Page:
This frigate is the largest design of the type, and the relatively heavy 18-pounders it carries balance both firepower and reasonable accuracy. Against another frigate, the 38 is a dangerous opponent, but in close combat against a ship-of-the-line it is outmatched: like all frigates, it has been built for speed, not hull strength. In battle against a powerful enemy the best strategy is to keep out of range, and choose when and where to engage, taking advantage of the fact that the crew can reload the 18-pounders relatively quickly.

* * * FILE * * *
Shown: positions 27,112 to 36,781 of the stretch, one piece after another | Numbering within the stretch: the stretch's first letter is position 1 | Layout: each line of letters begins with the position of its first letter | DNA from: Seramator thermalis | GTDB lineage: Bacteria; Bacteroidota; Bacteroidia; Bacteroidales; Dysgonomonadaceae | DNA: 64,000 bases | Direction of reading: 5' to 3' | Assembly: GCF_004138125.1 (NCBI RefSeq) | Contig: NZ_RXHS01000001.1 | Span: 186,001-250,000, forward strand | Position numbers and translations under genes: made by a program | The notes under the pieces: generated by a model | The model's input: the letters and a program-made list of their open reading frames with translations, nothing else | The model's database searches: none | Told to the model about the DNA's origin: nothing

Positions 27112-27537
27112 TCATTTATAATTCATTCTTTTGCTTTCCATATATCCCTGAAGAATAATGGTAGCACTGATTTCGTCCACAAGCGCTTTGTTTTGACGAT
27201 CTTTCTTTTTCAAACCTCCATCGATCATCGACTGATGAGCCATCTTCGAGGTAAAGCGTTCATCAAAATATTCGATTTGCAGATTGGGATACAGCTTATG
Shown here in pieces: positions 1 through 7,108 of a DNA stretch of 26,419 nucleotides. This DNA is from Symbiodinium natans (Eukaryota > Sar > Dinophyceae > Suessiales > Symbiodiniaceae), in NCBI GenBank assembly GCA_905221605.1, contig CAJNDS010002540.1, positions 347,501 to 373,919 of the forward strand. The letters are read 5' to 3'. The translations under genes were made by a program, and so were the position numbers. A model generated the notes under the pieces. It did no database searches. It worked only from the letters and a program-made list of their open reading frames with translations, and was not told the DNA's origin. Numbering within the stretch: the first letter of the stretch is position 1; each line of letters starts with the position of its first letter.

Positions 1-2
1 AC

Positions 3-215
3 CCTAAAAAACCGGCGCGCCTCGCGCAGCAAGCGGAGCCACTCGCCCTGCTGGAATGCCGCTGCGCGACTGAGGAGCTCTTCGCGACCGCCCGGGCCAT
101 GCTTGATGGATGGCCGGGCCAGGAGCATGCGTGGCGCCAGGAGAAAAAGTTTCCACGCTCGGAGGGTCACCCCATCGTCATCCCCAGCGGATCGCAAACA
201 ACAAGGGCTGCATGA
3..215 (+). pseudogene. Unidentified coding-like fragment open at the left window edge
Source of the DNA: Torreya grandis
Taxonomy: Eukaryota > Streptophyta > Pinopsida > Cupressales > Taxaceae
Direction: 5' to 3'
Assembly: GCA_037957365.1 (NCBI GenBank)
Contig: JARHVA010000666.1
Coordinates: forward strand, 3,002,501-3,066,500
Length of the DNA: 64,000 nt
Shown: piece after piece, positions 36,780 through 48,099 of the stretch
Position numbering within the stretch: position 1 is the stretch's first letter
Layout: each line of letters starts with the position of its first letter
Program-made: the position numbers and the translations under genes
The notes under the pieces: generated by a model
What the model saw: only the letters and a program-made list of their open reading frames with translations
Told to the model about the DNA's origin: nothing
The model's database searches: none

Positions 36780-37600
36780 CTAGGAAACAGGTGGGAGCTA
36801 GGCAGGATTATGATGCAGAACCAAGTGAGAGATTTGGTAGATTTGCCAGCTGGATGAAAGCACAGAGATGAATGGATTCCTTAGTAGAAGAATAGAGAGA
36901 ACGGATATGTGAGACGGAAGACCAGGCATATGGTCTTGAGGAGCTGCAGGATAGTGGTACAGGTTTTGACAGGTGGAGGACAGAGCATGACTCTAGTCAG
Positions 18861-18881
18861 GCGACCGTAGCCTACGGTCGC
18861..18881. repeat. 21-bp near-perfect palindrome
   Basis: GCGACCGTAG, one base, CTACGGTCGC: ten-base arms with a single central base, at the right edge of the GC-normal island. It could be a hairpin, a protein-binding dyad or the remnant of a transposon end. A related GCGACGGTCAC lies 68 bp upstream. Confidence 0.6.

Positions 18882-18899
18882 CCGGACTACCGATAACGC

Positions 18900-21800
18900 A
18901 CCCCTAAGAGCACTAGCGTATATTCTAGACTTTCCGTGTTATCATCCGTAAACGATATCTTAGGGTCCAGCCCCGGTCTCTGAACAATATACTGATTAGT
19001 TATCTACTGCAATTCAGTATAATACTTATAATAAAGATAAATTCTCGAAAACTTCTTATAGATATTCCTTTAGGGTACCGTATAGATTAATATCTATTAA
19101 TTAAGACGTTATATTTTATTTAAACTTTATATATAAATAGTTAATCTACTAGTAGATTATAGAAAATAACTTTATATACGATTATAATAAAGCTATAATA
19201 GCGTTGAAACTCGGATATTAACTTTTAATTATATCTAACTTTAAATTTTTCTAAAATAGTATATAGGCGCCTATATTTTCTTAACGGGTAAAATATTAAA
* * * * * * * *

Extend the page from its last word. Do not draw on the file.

Historically, frigates were usually involved in single-ship actions, against other frigates rather than set-piece fleet battles involving ships-of-the-line. In fact, it was seen as ungentlemanly for a ship-of-the-line to fire upon a frigate, unless the frigate fired first. In such a case, the frigate captain had shown that he was ready for a fight that he was unlikely to win. This was not the only quirky rule of naval combat in the period. It was common to “clear for action” and put the captain’s furniture in a ship’s boat that was towed during any fight. It was considered very unsporting for an enemy to shoot at a captain’s private property!